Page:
Towards Net Zero: Engaging the Full Supply Chain 

I spend a lot of time out walking, just for the sheer pleasure of being in the landscape.  It grounds me, helps me to reflect, and brings perspective to the issues that often occupy my mind as the owner of a small business.

Because of the work I do, I also look at this landscape and see the changes that have shaped it. Alongside the geological processes that have formed it over millennia, there are the actions of us as a species as we have developed it for agriculture, and to support the industries on which we have come to depend.  

This creates a juxtaposition between a world so apparently ancient and solid and a fragile environment that is being rapidly changed by our actions. And yet nature has a way of recovering; of softening and then obliterating our actions, and it will continue to do so long after we are gone.

Climate change is perhaps one of the biggest existential threats to humanity.  Addressing it requires significant changes in the way that we do things, and commitment from all levels within society and all parts of the supply chain for the products and services we consume. 

Change and resistance  

Take farmers, for example: addressing the causes of global warming will involve changes in the technology, machinery and processes used to produce crops or manage livestock. But there are opportunities for their practices to provide additional benefits to society, reducing the impacts of flooding and even removing greenhouse gases from the atmosphere – deployment of ‘natural capital’ in ways that create significant land use change and alter our landscape forever.  

These changes can be costly. Some, such as new equipment and machinery, may require retraining. Others, like devoting areas to environmental land management, will mean that further changes need to be implemented in order to fully reap the benefits without decreasing productivity. So it’s easy to see why some may want to stay with their tried and tested methods. They will even acknowledge the impact that environmental changes are having on their livelihoods, but argue that the focus should be on other people making changes.  Their attention is often on immediate demand and the role they have in feeding the nation, rather than what happens in the future. And, to an extent, this is understandable.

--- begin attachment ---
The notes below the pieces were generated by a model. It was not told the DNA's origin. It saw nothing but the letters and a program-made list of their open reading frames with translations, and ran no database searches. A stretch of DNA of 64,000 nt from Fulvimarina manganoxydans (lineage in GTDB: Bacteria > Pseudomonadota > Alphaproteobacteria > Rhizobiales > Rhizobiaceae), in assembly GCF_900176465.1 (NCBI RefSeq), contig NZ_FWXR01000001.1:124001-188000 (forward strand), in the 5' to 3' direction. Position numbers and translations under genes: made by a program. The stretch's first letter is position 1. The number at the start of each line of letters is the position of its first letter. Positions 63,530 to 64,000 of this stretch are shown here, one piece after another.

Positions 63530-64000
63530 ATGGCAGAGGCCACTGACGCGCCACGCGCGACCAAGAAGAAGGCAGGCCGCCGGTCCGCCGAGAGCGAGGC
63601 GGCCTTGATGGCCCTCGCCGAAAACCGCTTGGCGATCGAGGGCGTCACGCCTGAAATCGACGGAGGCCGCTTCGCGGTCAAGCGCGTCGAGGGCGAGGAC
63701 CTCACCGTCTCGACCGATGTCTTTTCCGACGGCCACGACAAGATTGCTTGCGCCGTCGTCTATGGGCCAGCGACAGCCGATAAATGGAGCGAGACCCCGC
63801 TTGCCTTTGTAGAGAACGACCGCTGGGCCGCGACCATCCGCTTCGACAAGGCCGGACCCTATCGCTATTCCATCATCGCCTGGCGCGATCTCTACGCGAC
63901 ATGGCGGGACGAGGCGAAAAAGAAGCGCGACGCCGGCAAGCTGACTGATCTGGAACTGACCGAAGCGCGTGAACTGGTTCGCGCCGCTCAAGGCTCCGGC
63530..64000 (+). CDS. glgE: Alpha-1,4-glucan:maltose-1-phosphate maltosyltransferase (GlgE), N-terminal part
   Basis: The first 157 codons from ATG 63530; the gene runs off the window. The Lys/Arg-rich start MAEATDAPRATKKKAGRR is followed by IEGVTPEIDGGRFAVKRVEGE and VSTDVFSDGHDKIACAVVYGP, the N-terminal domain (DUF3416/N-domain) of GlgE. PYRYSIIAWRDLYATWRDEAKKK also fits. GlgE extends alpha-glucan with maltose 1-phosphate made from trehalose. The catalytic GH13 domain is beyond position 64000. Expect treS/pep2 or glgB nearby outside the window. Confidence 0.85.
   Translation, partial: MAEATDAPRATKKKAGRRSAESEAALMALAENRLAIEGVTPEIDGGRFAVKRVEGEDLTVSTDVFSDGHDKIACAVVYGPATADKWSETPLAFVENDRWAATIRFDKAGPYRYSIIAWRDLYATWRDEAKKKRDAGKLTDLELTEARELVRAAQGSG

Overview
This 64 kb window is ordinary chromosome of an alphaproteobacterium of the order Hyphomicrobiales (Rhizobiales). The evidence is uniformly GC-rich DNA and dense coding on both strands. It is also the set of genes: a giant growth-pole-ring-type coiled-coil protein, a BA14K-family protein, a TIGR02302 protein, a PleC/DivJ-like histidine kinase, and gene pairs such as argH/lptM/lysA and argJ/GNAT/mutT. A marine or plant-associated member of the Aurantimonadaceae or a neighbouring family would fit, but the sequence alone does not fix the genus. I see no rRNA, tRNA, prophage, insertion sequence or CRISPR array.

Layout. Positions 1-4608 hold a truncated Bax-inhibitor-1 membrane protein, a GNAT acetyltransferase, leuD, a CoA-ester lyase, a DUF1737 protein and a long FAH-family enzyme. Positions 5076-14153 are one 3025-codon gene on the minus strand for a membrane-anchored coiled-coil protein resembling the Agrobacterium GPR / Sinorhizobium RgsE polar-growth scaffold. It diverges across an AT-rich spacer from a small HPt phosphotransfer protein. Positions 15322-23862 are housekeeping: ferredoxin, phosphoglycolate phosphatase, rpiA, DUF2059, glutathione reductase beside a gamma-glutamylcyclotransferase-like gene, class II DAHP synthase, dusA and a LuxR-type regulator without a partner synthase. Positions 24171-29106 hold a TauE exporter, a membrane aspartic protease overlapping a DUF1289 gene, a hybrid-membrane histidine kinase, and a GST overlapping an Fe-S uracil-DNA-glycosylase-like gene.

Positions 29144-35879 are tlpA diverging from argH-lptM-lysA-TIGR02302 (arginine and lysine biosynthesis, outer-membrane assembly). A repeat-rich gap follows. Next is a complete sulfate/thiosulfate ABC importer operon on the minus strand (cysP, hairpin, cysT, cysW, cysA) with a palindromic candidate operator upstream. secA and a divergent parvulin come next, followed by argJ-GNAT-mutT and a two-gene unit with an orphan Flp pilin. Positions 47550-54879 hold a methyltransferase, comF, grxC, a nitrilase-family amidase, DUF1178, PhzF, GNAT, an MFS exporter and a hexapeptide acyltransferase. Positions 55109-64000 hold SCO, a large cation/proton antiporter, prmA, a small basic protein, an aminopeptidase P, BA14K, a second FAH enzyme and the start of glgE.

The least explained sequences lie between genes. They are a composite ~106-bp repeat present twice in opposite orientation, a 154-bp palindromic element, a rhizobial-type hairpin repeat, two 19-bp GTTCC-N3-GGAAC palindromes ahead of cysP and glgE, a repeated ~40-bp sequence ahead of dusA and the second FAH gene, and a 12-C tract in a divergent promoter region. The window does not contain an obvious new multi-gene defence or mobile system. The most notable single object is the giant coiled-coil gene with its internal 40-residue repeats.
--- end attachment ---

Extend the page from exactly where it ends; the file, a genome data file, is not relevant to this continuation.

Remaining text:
How do we engage with all parts of the supply chain to make sustainable, long-term choices without impacting short-term revenues in a way that drives companies out of business?

While governments can incentivise farmers to make changes, these are often long-term schemes. The targets can be difficult to achieve while also ensuring that costs are met. Funding can be difficult to access, with large amounts of paperwork and evidence required before applications are accepted.

We all know we should be doing more towards net zero. It’s on the news, it’s all over the media; it’s everywhere we look. But how easy is it in reality to make the necessary changes? How do we engage with all parts of the supply chain to make sustainable, long-term choices without impacting short-term revenues in a way that drives companies out of business?

There has been a noticeable change in attitudes in many areas, and more and more people are seeing the need to take sustainability measures. But there is still a significant element that resists. 

However, engaging with these factions is vital.

Communication and innovation 

Without good communication, people don’t know what their options are or what is expected of them. They often won’t be aware of funding available to them, making changes even less likely to happen. After all, why make a change if you can’t see how it would benefit you? 

It’s also important to speak to those who are being required to make these changes, and really listen to what they have to say.  Many of those producing our food and produce have fantastic ideas.  We should be listening – and thinking about how to help them achieve their goals.

For many people, efforts towards sustainability and net zero will look like small changes to their daily lives; as simple as changing the lightbulbs in their home, purchasing more locally produced food, or choosing to walk more or catch the bus. But for others further up the supply chain like farmers (or light bulb manufacturers, or heating system suppliers…), making steps towards net zero can be a complicated process. Making the decision to act in a way that is more sustainable can be tough.

There are no right answers here, but there is a real need to support decision-makers who are seeking to implement changes with the evidence of where change can be effective.

We need to observe what happens as they make those changes and help them to deal with the unexpected consequences of their decisions, both good and bad. 

This is where those of us involved in net zero innovation need to be focussing our efforts over the next few years.  Now is not the time for invention, it is the time for action. Delivering net zero by 2050 is an urgent and complex challenge.  We will have to work hard to implement the low-carbon solutions that we have available to us right across society, and to make sure that we all see and experience the benefits this will provide.

Let’s make sure that we have all played our role in ensuring that humanity continues to thrive, and enjoy our landscape, for generations to come.

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